Tuesday, March 24, 2009

Look at all the Ducks!

There are ducks at work. Many ducks! They are paired up and living along the banks of Lyons Creek which runs along the southern edge of Lake Forest Park Town Center, where I work.

I went for a walk on my break the other day and found myself standing in this little piece of nature surrounded by a parking lot and Bothell Way NE, a very busy four lane street, watching real, live, Make Way for Ducklings ducks paddling in the stream, quacking and waddling and doing very ducky stuff.

The hens (is that the correct term?) are the exact color of the winter affected weeds and blackberry canes and appear on the scene like the Indians in Bev Doolittle's art. And the drakes, ah, they are so handsome and glossy, all color and sheen, little curly tail feathers flipping up over their backs, protective of the ladies.

I forget how little nature it takes to make me feel that things will be okay. This little creek, over the past almost year I have been at Third Place Books, has overflowed its banks and flooded the street (the first time I saw that was last May-and it has happened many times since) and has gone down to almost a trickle in the late summer. There is something grounding about watching the world go on around you, ducklings hatching, creeks overflowing, raccoons fishing, just going on on its own. This particular world doesn't revolve around me.

Michael Perry, the author of Truck, has a couple of sentences in not-yet-published Coop, that expresses beautifully the idea that we are a part of everything, not the reason for it, but a part of it: The frozen air is bell-jar still. The sky is deep black, the stars pressing down brilliantly all around, and I am reminded that we are not beneath the constellations, but among them. MMM. Now, that's good writin'.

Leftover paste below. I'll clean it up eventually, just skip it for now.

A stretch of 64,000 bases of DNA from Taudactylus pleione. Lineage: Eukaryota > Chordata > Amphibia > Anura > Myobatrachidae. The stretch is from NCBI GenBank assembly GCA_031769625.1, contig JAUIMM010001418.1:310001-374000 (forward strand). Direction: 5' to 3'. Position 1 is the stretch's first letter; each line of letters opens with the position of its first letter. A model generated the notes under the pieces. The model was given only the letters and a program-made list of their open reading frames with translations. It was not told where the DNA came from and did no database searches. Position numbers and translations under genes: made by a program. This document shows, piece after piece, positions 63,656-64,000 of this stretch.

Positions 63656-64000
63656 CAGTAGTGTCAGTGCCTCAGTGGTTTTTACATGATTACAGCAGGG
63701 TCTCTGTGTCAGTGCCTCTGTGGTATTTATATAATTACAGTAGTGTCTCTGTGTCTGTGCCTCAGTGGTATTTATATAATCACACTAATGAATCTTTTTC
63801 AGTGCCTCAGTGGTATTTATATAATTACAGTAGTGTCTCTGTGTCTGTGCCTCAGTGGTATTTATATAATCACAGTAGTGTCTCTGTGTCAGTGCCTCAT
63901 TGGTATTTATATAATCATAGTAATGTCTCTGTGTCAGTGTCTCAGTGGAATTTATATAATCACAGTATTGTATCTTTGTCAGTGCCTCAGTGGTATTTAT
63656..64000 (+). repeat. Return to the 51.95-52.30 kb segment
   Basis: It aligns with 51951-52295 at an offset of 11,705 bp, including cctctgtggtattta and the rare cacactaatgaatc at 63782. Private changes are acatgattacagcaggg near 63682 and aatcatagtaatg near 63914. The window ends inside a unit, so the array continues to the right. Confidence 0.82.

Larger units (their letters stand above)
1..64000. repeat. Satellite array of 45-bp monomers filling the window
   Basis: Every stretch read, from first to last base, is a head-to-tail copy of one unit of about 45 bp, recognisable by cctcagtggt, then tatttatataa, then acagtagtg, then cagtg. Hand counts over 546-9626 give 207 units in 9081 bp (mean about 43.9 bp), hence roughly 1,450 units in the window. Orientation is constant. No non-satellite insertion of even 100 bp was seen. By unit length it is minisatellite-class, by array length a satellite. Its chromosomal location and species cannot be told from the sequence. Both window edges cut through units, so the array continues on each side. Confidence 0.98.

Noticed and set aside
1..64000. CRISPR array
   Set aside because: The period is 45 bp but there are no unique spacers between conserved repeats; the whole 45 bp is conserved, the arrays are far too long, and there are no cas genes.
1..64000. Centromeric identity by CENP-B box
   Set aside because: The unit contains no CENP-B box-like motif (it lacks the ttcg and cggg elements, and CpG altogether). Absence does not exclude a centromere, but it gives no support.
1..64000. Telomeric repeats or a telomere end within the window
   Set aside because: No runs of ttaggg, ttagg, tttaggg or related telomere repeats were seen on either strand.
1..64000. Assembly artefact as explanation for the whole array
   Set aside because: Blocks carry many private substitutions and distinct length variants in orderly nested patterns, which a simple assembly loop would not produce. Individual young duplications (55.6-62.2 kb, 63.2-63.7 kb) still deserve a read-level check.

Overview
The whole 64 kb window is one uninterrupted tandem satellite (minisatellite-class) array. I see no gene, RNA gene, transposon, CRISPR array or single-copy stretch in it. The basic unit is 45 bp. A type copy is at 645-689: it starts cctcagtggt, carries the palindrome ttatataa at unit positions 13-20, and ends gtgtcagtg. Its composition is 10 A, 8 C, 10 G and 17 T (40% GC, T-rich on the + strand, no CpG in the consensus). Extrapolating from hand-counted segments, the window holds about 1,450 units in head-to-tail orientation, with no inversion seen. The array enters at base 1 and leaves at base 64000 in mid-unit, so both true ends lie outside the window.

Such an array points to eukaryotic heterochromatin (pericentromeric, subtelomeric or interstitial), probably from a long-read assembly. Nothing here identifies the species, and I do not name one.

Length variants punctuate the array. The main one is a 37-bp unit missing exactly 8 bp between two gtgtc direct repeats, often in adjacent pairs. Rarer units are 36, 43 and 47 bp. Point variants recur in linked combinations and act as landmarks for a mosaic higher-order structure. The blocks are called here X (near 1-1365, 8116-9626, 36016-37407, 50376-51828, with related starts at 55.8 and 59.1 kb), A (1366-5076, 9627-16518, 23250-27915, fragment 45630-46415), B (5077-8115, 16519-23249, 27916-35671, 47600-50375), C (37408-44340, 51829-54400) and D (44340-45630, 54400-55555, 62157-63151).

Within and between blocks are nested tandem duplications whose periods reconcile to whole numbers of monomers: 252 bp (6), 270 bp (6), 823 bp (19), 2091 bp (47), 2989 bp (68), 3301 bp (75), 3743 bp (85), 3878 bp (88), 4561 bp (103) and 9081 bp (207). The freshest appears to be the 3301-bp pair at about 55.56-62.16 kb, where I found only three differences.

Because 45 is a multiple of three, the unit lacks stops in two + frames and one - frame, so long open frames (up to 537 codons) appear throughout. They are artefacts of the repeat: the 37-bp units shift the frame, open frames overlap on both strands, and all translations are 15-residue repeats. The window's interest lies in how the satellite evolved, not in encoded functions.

Books read this week: Big Splash, by Jack D. Ferraiolo. Amulet Press, ages 10 and up. A noir-ish (think Guy Noir for the younger set), pulp-styled mystery, nominated for the teen Poe Awards. Fun, not necessarily my favorite of the teen nominations, but good. Our hero, Matt Stevens, is on the case: Who soaked Nikki "Fingers" Finnegan's pants with water, immediately launching her into the "outs", the lowest caste of their middle school? There are some pretty funny scenes and some classic writing a la Dashiell Hammett.

11 Birthdays, by Wendy Mass. Scholastic, 10 and up. Wendy Mass is one of my very favorite authors and I think you should add her to your repertoire. She has written across across all age groups and has a little something for everyone. 11 Birthdays is about two kids, born on the same day, and a curse that spans the generations. When they are born, an old woman who is also present at the hospital, mentions that they should spend every birthday together. The parents nod and say mm hmm and that seems to be the end of it. The kids do spend their birthdays together and are seldom apart until their 10th birthdays, when something cruel is said and overhead, thus ending the friendship. Until the next year, when on their 11th birthdays, they are doomed to relive the day until they can get it right. Funny, sweet, with a great feel for middle school, 11 Birthdays is really good.

Please read a Wendy Mass book. My favorites are Every Soul a Star, A Mango-Shaped Space, Leap Day (another birthday book!), and Jeremy Fink and the Meaning of Life. These are published by Little Brown and Company and all are great for 11 and up. Let me know what you think of them!

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